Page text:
In Deut. 18:15-22, Moses explains
to the Israel that God will raise up a prophet like him from among them.  Just as they desired Moses to listen to YHWH
for them and tell them what he wanted them to do, God will raise up a prophet
and put his words in the prophet’s mouth and they are to listen to him. In
recounting their request for a mediator, Moses focuses on the auditory aspect
of their encounter, “Let me not hear again the voice of the LORD my God or see
this great fire any more, lest I die.”[31]
Since the words of the prophet are the emphasis of this passage, the focus is
more on hearing God speak instead of seeing him. Israel is able to hear the
word of the Lord through a brother like them and not a powerful voice speaking
in the midst of a fire that reminds them of the wrath of God that will consume them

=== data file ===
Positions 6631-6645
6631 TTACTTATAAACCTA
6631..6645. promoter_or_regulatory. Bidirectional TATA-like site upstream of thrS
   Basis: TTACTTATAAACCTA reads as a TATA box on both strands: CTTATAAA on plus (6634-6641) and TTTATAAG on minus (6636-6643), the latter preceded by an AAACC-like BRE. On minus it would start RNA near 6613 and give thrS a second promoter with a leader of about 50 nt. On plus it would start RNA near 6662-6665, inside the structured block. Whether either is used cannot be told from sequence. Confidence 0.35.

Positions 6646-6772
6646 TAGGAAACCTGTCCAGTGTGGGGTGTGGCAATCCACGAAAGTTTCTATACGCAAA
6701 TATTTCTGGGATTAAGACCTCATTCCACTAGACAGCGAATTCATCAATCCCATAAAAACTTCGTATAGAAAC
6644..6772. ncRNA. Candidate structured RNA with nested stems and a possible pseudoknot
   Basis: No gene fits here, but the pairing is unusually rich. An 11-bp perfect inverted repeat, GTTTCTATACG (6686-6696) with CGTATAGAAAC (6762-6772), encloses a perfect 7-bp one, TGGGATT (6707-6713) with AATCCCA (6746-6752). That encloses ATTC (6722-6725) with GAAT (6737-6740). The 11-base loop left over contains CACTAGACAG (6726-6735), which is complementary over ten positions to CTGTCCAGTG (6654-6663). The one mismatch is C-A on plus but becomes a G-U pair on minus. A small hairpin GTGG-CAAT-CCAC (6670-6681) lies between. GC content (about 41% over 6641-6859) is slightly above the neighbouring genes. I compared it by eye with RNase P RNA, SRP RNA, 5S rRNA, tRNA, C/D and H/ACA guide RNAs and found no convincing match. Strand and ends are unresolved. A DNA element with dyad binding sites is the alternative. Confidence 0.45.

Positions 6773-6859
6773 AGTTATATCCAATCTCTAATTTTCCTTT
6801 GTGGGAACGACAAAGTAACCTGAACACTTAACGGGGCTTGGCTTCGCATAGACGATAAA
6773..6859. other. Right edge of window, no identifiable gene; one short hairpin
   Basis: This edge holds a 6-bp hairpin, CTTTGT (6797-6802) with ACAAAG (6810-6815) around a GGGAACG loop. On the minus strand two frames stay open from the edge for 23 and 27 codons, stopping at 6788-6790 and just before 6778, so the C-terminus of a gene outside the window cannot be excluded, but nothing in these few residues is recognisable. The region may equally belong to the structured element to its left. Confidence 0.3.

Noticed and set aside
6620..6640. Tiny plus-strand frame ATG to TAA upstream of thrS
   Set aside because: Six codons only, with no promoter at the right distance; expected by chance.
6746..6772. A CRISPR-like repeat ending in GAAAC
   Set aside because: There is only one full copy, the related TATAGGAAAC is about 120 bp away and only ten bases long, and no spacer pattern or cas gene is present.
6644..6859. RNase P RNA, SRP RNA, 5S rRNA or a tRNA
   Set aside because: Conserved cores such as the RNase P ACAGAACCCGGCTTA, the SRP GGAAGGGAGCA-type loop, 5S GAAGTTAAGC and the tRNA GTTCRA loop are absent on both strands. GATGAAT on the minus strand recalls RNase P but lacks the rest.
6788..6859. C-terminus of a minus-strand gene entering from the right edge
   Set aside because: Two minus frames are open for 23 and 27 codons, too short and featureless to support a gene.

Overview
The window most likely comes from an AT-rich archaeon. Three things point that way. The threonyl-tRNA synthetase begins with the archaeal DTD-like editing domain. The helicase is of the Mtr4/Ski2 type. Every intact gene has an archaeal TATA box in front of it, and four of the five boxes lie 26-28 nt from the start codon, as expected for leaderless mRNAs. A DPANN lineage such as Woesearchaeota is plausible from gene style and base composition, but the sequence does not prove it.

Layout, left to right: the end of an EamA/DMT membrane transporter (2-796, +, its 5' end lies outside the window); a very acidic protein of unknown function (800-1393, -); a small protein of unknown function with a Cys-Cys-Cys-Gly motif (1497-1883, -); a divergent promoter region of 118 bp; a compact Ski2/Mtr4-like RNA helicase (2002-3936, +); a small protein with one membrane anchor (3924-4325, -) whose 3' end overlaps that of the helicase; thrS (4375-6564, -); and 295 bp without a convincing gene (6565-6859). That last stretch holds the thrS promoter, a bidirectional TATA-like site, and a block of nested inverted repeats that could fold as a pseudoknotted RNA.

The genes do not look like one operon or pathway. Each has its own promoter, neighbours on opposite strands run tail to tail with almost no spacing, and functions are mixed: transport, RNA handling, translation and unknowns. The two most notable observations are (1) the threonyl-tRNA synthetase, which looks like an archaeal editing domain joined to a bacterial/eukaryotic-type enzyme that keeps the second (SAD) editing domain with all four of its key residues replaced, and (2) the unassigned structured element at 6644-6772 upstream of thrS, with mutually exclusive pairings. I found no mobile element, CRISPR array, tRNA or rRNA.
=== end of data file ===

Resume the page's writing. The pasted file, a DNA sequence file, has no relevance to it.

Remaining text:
when they fail.

The use of the word ~wq indicates that the Lord would chose
someone when the need arose, it was not an office like the king or the priests
that were dynastic in nature. When God wanted to speak to Israel, he would send
a prophet to do so.

Israel’s Response in Light of Hebrews 12:18-24

In the passages in Exodus and Deuteronomy relating
to the Mount Sinai theophany there is only a hint of judgment. The language
used to describe the theophany is used elsewhere to describe God’s  judgment[32] but the
only hint that the Israelites feared the wrath of God was their surprise at still
being alive and their request not to have to face God again so that they would
not be “consumed by fire.” From the Old Testament perspective, God came to
Israel in greatness and glory to institute a covenant with them. He came to
make them a people for his own possession and to invoke fear in them so that
they would keep the covenant and remain forever in the land that he had given
them for an inheritance.

But the author of Hebrews understood much more